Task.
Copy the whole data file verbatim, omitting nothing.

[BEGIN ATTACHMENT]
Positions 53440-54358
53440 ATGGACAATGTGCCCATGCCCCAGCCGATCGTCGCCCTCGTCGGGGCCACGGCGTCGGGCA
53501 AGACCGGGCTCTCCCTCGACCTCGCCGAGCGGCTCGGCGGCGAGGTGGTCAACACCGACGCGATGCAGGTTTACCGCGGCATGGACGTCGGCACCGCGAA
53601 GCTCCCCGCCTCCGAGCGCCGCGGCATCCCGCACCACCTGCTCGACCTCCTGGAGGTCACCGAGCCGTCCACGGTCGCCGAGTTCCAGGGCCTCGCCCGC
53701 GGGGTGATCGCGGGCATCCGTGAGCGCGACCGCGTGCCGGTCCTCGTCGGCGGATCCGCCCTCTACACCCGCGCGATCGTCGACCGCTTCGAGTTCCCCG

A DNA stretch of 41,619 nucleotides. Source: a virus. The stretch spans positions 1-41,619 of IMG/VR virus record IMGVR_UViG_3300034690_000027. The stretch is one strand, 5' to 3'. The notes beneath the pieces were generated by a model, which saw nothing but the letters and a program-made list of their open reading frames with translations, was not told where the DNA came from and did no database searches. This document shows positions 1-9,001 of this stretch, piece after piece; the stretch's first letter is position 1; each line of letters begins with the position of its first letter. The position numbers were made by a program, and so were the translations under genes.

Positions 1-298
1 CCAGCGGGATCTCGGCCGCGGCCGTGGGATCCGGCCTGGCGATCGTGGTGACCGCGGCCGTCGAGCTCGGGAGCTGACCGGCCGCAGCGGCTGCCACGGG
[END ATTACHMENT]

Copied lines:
Positions 53440-54358
53440 ATGGACAATGTGCCCATGCCCCAGCCGATCGTCGCCCTCGTCGGGGCCACGGCGTCGGGCA
53501 AGACCGGGCTCTCCCTCGACCTCGCCGAGCGGCTCGGCGGCGAGGTGGTCAACACCGACGCGATGCAGGTTTACCGCGGCATGGACGTCGGCACCGCGAA
53601 GCTCCCCGCCTCCGAGCGCCGCGGCATCCCGCACCACCTGCTCGACCTCCTGGAGGTCACCGAGCCGTCCACGGTCGCCGAGTTCCAGGGCCTCGCCCGC
53701 GGGGTGATCGCGGGCATCCGTGAGCGCGACCGCGTGCCGGTCCTCGTCGGCGGATCCGCCCTCTACACCCGCGCGATCGTCGACCGCTTCGAGTTCCCCG

A DNA stretch of 41,619 nucleotides. Source: a virus. The stretch spans positions 1-41,619 of IMG/VR virus record IMGVR_UViG_3300034690_000027. The stretch is one strand, 5' to 3'. The notes beneath the pieces were generated by a model, which saw nothing but the letters and a program-made list of their open reading frames with translations, was not told where the DNA came from and did no database searches. This document shows positions 1-9,001 of this stretch, piece after piece; the stretch's first letter is position 1; each line of letters begins with the position of its first letter. The position numbers were made by a program, and so were the translations under genes.

Positions 1-298
1 CCAGCGGGATCTCGGCCGCGGCCGTGGGATCCGGCCTGGCGATCGTGGTGACCGCGGCCGTCGAGCTCGGGAGCTGACCGGCCGCAGCGGCTGCCACGGG